Part 3 of my “Tasting Beer” series. The first two posts are here and here.
Thing one: wine-ification is a terrible word. Thing two: I’m pretty sure my first exposure to wine was out of a box, so it took a while before I understood the idea of wine being fancy. That is not to say that beer ever had a “fancy persona” in my mind either, but I guess that’s kind of the point to all of this.
Lately, thanks to the rapid growth of craft beer in America, there has been an increase in restaurants that feature craft beer, and programs like Cicerone have been getting more attention. This is of course is when the opinions start to come out about craft beer’s role, and often times, it is compared to wine. The New York Times had an article associating beer bottle sizes with “wine-ification,” Food & Wine compared beer glassware and food pairing with snobbery, and NPR recently discussed Cicerones.
This past Friday, I had the opportunity to take part in a Lagunitas beer pairing dinner at Mandalay Bay’s Fleur. The event was organized by Certified Cicerone Sarah Johnson, Mandalay Bay’s director of food and beverage. The event was wonderfully executed, and featured not only great beer, but also very delicious food paired with it. Without further ado, let’s discuss the incredible dinner that took place!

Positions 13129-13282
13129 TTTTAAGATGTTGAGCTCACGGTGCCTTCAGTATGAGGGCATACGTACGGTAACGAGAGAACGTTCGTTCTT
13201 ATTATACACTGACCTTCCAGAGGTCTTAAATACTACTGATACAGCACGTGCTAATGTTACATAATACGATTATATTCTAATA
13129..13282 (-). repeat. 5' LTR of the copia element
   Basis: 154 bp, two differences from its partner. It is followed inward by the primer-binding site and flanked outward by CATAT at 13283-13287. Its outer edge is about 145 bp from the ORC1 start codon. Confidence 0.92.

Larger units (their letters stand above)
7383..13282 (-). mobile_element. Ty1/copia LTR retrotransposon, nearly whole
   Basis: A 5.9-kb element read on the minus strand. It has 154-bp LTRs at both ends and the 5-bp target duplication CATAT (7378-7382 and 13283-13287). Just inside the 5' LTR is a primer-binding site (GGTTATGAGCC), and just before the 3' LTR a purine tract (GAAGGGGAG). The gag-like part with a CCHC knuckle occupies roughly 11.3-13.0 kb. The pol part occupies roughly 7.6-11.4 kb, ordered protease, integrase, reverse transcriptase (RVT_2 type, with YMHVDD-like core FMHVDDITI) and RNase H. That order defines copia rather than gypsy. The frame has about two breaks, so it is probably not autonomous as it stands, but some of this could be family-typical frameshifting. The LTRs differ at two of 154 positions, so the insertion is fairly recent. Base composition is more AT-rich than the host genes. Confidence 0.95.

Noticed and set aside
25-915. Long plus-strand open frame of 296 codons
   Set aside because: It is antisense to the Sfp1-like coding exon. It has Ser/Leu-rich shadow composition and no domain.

Lagunitas’ pilsner was the first beer that we were given, to help whet our palates and prepare us for what was to come. This beer is extremely dry and crisp. It has the firm bitterness that pilsners should be known for, with a nice, grassy finish.
Certified Cicerone Sarah Johnson, director of food and beverage for Mandalay Bay, is hosting a beer pairing dinner along with Lagunitas head brewer Jeremy Marshall.
In addition to the below pairings, dessert includes tastings of 2009 ,2010, and 2011 vintages of Brown Shugga!
While I was studying to take the Certified Cicerone® exam, there were several books that I read, and studied, to prepare myself. One of those books was Randy Mosher’s Tasting Beer. There is likely not a single other book that eloquently goes into such detail that Mosher does, in describing and understanding sensory evaluation and taste perception of beer. (more…)